The most annoying and disturbing thing happened yesterday. I tried to encourage compassion in my child and almost ended up throttling a homeless person.
Here's what happened. Sophie and I were walking out of a neighborhood bookstore we frequent and passed a homeless older woman sitting on the sidewalk collecting coins in a plastic cup. I usually give Sophie a little money to give to homeless people, especially those we see regularly around town (there are quite a few; Berkeley has good weather and a liberal temperament). I've tried to teach her that not everyone is as fortunate as we are and that it's good to share what you have. But as I fished in my purse, Sophie beat me to it and produced a few coins from her jacket pocket, which she placed in the woman's cup. The woman glared at Sophie, and I wasn't sure if she said anything. When Sophie came over to me I asked her if the woman had thanked her. The woman heard this, threw the coins from her cup and started hurling what I'm sure were obscenities in some other language at Sophie. I quickly placed myself between the two of them and hustled Sophie off.
Sophie was frightened and confused about what had happened. We then had one of those conversations where I know she is asking really important questions but I'm totally making it up as I go and mostly talking out my ass. I tried to explain that she did not do anything wrong and that some people are sort of crazy in the head and do and say things that don't always make sense [at least to us]. Maybe she wanted more money and was offended by the few coins [although Sophie didn't consider the amount meager at all]. Sophie wanted to know why people are poor. I told her that many people are born poor, that some [like this woman] come from other countries that they had to leave because there was nothing to eat or a war [probably sponsored by us]. But many homeless people start off just like us but then go to fight in a war and see and experience things so horrible that they are never the same and can't get or hold down a job. Like what things? she asked. Like people [maybe your family, your children] being killed, like being driven from your home. Too much information for a child? Maybe, but it's true and a reality for children all over the world.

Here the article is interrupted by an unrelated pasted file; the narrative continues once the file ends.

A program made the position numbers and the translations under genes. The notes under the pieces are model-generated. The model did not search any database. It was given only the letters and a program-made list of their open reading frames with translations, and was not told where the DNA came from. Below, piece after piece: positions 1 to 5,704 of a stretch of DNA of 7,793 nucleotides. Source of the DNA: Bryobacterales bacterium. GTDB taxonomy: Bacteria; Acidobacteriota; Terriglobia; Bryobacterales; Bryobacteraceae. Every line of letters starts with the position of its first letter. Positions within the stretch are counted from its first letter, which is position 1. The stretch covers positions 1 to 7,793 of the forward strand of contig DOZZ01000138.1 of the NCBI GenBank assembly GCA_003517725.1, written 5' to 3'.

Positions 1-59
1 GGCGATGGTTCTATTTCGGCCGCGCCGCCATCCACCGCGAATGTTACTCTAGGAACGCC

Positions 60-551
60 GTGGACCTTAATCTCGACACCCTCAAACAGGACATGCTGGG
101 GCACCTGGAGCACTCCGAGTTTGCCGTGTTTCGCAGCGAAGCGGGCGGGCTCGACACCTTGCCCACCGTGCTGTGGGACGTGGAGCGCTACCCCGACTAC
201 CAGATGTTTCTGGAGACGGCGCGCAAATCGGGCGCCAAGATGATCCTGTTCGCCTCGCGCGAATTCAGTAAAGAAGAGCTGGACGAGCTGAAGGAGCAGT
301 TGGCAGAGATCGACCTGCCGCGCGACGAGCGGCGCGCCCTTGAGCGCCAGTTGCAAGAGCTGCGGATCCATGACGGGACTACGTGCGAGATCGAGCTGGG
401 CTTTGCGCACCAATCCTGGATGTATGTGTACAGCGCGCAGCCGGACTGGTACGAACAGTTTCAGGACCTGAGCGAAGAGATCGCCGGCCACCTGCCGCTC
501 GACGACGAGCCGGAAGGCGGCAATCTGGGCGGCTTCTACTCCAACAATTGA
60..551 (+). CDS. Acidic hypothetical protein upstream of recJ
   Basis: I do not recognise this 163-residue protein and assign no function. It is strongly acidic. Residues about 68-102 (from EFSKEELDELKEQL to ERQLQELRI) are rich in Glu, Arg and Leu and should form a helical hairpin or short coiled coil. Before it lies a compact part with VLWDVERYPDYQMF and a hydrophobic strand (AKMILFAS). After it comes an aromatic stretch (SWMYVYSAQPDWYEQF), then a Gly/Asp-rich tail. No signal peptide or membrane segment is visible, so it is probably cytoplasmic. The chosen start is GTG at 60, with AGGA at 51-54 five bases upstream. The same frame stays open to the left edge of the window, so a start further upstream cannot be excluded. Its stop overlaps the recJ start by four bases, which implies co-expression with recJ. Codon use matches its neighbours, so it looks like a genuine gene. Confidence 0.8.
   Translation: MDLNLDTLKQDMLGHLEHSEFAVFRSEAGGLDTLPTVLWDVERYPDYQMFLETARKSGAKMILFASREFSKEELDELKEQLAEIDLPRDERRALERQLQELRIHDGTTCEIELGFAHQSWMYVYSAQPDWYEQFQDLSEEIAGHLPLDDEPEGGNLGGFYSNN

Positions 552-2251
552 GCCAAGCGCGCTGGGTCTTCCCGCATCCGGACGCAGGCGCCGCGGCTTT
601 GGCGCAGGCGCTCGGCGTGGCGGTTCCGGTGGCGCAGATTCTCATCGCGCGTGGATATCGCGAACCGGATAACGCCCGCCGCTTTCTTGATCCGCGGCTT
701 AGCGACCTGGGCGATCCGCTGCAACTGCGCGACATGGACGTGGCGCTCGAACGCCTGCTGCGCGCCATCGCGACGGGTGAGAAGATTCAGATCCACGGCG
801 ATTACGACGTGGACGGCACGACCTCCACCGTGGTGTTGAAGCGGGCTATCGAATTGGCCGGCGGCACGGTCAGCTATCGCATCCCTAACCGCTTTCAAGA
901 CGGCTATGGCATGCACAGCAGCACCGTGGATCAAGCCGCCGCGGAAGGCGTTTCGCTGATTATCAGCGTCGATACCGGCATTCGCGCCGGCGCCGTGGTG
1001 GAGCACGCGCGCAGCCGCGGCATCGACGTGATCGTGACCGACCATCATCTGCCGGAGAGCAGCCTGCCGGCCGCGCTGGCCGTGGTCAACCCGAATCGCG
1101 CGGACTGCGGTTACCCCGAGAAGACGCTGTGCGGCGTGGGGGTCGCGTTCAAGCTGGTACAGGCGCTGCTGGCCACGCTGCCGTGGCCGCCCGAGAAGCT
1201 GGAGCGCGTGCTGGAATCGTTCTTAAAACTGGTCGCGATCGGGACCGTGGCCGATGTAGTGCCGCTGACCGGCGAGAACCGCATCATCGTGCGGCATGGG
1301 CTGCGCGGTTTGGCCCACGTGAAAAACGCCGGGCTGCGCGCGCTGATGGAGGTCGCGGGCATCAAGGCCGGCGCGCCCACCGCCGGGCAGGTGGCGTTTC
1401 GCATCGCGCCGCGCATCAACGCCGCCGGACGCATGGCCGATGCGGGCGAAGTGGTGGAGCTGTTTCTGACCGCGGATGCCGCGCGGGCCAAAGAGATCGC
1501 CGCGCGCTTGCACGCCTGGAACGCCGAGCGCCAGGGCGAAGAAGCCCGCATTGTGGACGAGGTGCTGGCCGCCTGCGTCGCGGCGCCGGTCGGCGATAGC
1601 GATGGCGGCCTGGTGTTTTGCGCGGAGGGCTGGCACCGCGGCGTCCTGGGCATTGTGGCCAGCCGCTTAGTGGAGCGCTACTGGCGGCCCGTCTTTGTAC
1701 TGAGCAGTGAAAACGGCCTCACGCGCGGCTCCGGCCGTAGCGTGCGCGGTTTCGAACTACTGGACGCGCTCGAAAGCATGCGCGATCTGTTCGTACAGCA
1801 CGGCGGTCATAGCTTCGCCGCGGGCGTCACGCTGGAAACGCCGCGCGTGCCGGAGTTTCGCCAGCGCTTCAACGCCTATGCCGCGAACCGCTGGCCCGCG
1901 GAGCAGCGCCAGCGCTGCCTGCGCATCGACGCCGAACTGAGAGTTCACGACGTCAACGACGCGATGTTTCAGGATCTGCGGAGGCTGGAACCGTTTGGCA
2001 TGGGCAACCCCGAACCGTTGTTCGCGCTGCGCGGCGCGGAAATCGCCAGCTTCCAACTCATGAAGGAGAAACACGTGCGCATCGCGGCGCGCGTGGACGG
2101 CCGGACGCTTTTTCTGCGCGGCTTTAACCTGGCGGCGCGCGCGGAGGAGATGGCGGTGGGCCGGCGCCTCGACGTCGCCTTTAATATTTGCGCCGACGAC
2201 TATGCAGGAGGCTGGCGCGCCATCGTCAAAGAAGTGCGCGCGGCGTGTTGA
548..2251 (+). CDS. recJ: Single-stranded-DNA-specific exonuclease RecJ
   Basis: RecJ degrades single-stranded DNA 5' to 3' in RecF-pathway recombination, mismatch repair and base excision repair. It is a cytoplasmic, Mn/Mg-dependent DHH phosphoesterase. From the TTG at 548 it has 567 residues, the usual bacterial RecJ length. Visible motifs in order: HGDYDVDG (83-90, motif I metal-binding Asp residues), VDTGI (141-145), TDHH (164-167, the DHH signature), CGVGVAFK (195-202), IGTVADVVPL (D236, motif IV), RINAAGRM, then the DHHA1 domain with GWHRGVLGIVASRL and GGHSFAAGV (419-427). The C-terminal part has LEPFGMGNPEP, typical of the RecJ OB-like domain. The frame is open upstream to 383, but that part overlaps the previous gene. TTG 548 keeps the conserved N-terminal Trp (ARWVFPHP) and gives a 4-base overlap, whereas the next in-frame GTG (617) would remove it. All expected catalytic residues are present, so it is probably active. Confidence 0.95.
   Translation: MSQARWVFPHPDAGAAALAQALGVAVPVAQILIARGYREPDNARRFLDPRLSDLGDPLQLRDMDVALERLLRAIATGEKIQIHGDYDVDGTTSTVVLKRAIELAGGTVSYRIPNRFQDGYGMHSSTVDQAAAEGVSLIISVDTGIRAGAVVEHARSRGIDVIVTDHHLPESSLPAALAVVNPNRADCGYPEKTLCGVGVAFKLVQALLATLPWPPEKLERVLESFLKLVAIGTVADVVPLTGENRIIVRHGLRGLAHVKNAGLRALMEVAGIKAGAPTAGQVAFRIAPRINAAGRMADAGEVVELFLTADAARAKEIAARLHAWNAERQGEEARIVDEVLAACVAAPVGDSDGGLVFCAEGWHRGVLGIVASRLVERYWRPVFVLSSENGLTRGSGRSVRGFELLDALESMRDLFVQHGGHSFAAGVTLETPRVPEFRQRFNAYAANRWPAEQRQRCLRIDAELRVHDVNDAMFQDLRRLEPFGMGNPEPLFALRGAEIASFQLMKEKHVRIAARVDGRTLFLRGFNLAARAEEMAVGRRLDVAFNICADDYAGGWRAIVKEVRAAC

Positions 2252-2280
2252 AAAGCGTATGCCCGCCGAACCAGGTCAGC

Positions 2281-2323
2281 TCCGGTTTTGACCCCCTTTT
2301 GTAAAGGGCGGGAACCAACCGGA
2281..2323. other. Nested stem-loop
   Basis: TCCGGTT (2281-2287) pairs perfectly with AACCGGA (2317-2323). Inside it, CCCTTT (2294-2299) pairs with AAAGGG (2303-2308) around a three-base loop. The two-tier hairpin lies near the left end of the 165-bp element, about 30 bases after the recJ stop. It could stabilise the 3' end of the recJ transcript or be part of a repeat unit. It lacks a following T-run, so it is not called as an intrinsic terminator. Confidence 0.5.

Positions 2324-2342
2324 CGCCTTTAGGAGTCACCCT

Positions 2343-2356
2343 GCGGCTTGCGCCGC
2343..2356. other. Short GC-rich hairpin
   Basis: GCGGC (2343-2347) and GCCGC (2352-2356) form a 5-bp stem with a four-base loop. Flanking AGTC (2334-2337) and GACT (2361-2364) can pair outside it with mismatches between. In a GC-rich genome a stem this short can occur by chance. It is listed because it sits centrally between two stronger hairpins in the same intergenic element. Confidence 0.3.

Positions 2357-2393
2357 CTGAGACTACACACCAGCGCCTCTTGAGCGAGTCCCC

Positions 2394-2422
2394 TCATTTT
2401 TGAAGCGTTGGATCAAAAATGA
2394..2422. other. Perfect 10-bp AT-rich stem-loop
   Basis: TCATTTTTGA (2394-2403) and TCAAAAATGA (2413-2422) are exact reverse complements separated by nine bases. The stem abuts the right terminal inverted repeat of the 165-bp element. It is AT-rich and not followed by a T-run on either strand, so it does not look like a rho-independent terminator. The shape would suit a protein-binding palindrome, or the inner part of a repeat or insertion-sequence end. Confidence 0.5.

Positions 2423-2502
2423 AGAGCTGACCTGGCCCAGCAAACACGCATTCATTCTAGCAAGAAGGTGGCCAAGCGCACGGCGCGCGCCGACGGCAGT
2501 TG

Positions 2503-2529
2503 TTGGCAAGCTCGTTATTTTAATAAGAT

I was trying to model compassion and understanding. I was happy when Sophie said that what happened wouldn't stop her from giving money to other homeless people because she said she knows not all people are the same. But she wished she could have her coins the woman threw on the ground back. And she had bad dreams last night about this woman coming to hurt us. I pointed out that the woman doesn't know where we live and that her daddy and I were there to protect her.
But while I was espousing compassion, I was boiling. I wanted to kick that woman off her grubby spot of pavement, smack her across the face, make her apologize to my daughter, say thank you. And how reasonable is that? I want a homeless beggar to be well-mannered even though she is treated with contempt and indifference, grateful for charity I can't imagine what it must be like to depend on. And I have to admit, when I'm alone, I often walk past these people as if they don't exist. It's only with my child that I feel pulled into their proximity and am asked to consider their existence.
Sophie will be eight tomorrow. She is growing by leaps and bounds, in both body and spirit. I try to teach her, but I'm continually amazed by what she teaches me. Eight years: What a long, strange [but good] trip it's been.